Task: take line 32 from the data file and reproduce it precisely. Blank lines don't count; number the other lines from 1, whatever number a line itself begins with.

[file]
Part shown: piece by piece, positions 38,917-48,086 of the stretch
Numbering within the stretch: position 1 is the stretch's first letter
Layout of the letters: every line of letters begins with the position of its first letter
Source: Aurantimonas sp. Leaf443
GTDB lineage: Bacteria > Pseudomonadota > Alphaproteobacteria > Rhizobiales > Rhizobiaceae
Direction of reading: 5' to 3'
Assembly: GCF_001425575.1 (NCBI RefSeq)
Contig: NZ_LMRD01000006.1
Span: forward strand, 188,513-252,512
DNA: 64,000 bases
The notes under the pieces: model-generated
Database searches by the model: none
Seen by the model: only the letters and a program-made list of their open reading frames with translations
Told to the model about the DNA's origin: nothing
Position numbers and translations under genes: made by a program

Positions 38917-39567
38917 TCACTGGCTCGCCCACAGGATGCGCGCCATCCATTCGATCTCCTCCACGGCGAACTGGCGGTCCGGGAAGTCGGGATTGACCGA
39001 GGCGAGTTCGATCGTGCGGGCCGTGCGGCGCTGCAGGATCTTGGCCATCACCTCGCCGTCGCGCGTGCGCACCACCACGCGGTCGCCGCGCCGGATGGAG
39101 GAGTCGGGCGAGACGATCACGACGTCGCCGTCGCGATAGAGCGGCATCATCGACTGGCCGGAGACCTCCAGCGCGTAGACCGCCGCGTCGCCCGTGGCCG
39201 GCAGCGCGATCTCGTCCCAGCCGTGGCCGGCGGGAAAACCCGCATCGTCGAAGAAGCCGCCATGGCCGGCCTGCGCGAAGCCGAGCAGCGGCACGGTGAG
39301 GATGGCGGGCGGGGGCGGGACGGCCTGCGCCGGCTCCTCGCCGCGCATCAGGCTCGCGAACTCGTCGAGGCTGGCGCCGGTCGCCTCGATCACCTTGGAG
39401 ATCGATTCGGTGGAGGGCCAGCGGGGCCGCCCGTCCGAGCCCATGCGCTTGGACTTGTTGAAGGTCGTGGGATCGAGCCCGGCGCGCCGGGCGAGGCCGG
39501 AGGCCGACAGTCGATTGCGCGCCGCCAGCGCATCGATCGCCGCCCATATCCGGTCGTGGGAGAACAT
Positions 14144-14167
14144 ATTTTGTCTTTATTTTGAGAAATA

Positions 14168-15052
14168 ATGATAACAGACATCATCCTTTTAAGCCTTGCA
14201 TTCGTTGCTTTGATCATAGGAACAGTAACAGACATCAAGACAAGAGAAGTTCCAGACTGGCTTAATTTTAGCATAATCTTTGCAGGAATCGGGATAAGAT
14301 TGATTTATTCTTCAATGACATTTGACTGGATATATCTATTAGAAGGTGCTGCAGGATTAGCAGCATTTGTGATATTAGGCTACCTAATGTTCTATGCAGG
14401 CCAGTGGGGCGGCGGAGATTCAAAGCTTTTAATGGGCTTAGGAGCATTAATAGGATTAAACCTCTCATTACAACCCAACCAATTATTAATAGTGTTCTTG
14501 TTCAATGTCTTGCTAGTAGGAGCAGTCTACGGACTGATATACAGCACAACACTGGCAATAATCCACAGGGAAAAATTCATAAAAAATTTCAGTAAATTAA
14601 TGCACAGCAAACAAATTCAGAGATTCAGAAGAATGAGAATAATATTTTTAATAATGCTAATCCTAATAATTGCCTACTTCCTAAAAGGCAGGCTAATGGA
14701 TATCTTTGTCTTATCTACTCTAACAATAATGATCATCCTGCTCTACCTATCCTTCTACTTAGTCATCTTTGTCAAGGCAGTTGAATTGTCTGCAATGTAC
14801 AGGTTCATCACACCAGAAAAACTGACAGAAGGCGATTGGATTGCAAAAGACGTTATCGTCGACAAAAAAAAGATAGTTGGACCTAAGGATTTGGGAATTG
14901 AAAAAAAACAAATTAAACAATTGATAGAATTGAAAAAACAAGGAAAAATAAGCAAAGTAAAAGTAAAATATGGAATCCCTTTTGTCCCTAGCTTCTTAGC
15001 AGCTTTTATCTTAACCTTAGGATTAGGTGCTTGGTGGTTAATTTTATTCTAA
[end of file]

14601 TGCACAGCAAACAAATTCAGAGATTCAGAAGAATGAGAATAATATTTTTAATAATGCTAATCCTAATAATTGCCTACTTCCTAAAAGGCAGGCTAATGGA